There are times when painting can be fun. Then there is painting the extremely small, barely able to fit one person, half bathroom.
I take issue with paint that declares to be “One Coat” as it never only takes one coat to cover. Ever. Maybe if you were covering white on white it’d do alright, but that is a rather rare exception. But that is just a pet peeve of mine I suppose, as I’m certain to be the only person who has ever been flusterbated over it. But what angers me more is using quality paint and a supposedly professional quality paintbrush to cut it, and it yields crappier results than substandard paint and a cheap disposable paintbrush. Then again, sometimes you just have to have faith that both are actually doing their intended jobs, even if it doesn’t look like it at first.
While cutting in with a new angled brush, as my favorite angled brush somehow got lost in our church’s youth room spruce up, I could not for the life of me get the brush strokes to go away, no matter how heavy or light handed I was while painting. So I left a section alone, and continued to cut in the rest in crosshatches to get the most coverage possible, when I noticed the brush strokes had disappeared as the paint slowly spread to fill in the tiny gaps. Figures, as by the time I’d found that out I was nearly done cutting in a majority of the bathroom. I’d already planned on doing two coats, but really wanted to make sure the first one was on really well for the best possible coverage. Oh well, live and learn I guess.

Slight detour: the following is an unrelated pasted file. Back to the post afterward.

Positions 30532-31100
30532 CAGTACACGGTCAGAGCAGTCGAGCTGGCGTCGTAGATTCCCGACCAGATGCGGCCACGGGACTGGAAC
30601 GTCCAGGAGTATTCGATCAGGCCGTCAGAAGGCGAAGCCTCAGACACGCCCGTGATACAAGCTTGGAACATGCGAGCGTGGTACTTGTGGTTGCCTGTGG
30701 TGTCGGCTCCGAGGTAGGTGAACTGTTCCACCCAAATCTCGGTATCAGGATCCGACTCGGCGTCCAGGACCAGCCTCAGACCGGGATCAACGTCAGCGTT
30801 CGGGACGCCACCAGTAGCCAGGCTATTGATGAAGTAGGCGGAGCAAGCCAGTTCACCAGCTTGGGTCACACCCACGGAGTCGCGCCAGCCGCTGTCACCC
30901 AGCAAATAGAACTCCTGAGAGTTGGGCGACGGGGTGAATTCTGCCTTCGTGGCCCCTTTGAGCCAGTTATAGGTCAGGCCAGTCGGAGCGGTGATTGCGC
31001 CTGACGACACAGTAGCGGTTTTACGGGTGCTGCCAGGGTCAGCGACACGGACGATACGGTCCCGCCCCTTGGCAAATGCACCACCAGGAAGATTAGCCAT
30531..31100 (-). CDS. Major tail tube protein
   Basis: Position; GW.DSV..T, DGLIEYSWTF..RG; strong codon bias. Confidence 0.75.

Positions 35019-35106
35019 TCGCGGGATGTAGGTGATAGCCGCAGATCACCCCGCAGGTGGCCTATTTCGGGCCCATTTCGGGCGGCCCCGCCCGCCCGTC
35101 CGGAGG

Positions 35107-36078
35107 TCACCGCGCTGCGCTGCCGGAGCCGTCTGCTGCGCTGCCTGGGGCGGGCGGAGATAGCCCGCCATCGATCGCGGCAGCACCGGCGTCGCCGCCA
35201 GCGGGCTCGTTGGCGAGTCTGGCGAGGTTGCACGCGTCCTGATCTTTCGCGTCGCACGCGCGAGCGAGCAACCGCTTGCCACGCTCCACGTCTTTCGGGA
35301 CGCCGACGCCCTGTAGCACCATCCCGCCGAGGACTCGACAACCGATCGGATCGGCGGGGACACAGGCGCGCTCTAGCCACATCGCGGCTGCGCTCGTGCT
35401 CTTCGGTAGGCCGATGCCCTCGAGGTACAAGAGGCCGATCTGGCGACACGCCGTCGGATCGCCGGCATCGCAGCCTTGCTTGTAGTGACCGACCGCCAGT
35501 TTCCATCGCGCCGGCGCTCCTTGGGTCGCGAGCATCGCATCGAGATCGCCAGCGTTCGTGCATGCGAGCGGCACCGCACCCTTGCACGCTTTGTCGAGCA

After all the cutting in was completed it was time to move on to the rolling. Easy, right? Hehehe… okay, so the rolling was rather easy, except for the fact that the roller soaked up so much paint that a few areas had to be stippled with a flat brush, but I was ready to fix this and had the brush within reach. I also needed the brush to get into the small areas the roller couldn’t, and painted in those areas after stippling. What is stippling, you ask? Simply put, it is taking the tip of, say, a 4” flat brush that is at least half an inch thick and gently dotting the surface to blend the paint drips away. This usually creates the same effect as rolling. Just be careful that you are only lightly dotting the surface and not pushing all the way through, but then again, if you do, it can just be painted over. No biggie.
So last night I got the first coat done, as it took a lot longer for the primer to dry over all of the Loony Tunes characters than originally anticipated, probably because of the gross wetness that has been our spring so far. This made me incredibly sad to have to say goodbye, mostly to Marvin the Martian. We were hoping to have the paint and at least the backer board in place by yesterday, but alas, perhaps today will be the day. And maybe tile too.
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